Certain ministers who fancy themselves as “prophets” occasionally make pronouncements of impending death upon people, typically as a result of God’s wrath coming against them.
I wish they wouldn’t, for a number of reasons.
Image via Pixabay
First, they usually get it wrong, embarrassing the prophetic and making a mockery of the Holy Spirit.
Second, it ignores the command of Jesus to love our enemies instead of cursing them (which safely includes speaking death over them) (Lk 6.27-28).
And third, it always seems very convenient that the people they “prophesy” death over always happen to be their own enemies.
It’s always liberal politicians, or enemies of America, or even Christians who believe different things than they do.
I said to my wife the other day, “Most of these people speaking are conservative evangelicals – it’s interesting that God never, ever wants to take out one of their own ranks! It’s always people on the ‘other side.’ ”
Author Anne Lamott wrote, “You can safely assume you’ve created God in your own image when it turns out that God hates all the same people you do.”
I like that enough that I’m going to quote it again:
You can safely assume you’ve created God in your own image when it turns out that God hates all the same people you do.
It has been said that enemy-love is one of the most unique distinguishing marks of Christianity.
It sets Jesus-followers apart from other faiths and philosophies.
Jesus is clear in His teaching on it (e.g. Mt 5.43-48; Lk 6.27-28).
Scripture says that in Jesus, the walls that divide us into “us vs. them” are meant to be torn down, not built up (Gal 3.28).
And yet Christians historically have a long and faithful track record of the exact opposite, making enemies of other Christians, other faiths, other political persuasions, other behaviours.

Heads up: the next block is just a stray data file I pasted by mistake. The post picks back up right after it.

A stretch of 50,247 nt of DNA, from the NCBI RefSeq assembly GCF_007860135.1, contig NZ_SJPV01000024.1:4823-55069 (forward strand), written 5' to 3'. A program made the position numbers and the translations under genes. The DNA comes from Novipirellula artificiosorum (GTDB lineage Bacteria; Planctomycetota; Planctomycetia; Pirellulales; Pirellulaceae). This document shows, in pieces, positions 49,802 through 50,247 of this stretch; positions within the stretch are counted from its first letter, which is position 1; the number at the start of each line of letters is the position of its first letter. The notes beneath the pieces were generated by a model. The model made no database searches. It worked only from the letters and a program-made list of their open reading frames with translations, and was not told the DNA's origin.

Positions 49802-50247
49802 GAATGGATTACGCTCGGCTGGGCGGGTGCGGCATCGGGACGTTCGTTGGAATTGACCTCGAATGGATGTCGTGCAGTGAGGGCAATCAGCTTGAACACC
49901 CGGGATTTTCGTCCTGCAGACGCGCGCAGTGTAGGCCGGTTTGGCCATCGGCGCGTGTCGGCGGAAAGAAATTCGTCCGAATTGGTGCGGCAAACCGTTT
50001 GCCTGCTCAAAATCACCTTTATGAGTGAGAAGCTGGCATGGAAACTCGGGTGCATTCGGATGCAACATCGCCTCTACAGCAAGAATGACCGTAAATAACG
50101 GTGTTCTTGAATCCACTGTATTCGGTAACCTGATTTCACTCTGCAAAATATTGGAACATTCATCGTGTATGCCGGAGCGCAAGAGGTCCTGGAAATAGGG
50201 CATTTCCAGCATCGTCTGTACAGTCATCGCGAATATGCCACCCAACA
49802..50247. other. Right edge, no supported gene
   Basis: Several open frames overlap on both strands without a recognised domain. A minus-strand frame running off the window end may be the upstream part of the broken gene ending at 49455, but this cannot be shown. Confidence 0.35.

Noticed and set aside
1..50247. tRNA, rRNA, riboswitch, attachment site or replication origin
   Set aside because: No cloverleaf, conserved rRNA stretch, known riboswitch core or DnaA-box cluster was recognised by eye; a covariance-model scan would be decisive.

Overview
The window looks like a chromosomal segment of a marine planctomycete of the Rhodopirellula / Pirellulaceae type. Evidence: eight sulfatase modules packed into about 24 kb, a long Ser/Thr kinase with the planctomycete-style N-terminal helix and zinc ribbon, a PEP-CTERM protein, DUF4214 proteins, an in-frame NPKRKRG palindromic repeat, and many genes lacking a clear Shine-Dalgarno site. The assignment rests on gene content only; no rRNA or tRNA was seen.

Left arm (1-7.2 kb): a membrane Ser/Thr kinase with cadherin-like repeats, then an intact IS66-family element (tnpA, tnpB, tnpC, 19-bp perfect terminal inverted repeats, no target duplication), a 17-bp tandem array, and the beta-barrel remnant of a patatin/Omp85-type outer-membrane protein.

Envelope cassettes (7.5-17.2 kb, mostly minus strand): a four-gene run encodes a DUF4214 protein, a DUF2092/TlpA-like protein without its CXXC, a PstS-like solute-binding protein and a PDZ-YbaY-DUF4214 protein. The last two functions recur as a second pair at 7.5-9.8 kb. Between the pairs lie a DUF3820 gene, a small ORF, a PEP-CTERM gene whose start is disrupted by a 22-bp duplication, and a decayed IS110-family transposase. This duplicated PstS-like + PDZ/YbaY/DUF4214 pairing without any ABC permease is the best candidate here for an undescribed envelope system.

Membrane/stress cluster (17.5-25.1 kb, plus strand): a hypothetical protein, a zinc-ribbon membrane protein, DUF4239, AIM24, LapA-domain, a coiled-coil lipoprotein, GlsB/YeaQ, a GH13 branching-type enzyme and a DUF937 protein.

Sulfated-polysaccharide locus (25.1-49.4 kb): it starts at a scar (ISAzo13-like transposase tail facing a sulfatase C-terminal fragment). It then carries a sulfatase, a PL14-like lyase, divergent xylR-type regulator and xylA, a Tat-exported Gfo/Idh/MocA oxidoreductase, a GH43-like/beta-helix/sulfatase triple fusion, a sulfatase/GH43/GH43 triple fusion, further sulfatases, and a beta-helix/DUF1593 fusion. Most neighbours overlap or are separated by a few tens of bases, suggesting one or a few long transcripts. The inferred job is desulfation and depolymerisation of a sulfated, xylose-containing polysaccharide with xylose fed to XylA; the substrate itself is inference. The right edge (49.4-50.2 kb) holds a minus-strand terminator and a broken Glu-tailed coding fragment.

Preachers spend their time demonizing the “others,” and then holding up themselves and their churches as the pinnacle of truth.
In it, we seem to forget a great pillar of the Gospel:
“For God so loved the world that He gave His one and only Son, that whoever believes in Him shall not perish but have eternal life,” (Jn 3.16).
Jesus didn’t come hating the world, but loving it. He loved it so much He journeyed in it and gave Himself into its hands, even knowing that the people of this world would eventually kill Him.
He loves His enemies that much.
If we are moving into an “us vs. them” mentality, whether it is against other Christians, other religions and philosophies, other countries, other worldviews, etc., then it is safe to say that we have moved away from loving our enemies.
This is not to say that we must agree with others, or that we abstain from calling out sin or disagreements or problems.
Honestly assessing things is always good.
But as easy as it is to point out the faults in others, or the ways in which we disagree, we are also first and foremost called to deal with the plank in our own eye, before we even think about going off about the speck of dust in someone else’s (Mt 7.1-5).
If we are focusing entirely on the problems elsewhere, and never truly and humbly acknowledging the problems within, then we are falling short of the teaching of Christ.
If we are demonizing the “others” and elevating themselves, then we are falling short of the teaching of Christ.
If we are walking in “us vs. them” language instead of meeting “them” with compassion and concern, then we are falling short of the teaching of Christ.
And listen – we all fall short of the teaching of Christ sometimes!
But as those who are primarily called to love, this love calls us to something harder, something sacrificial, something very counter-cultural, but something much better.
In this Kingdom, enemies are loved, those on the outside are invited to the table, and those in sin may indeed be met with gentle and supportive correction, but even that is fueled by concern and compassion – and we leave God to handle the rest.
In this, we find the way of the example of Jesus, and walk in His footsteps.
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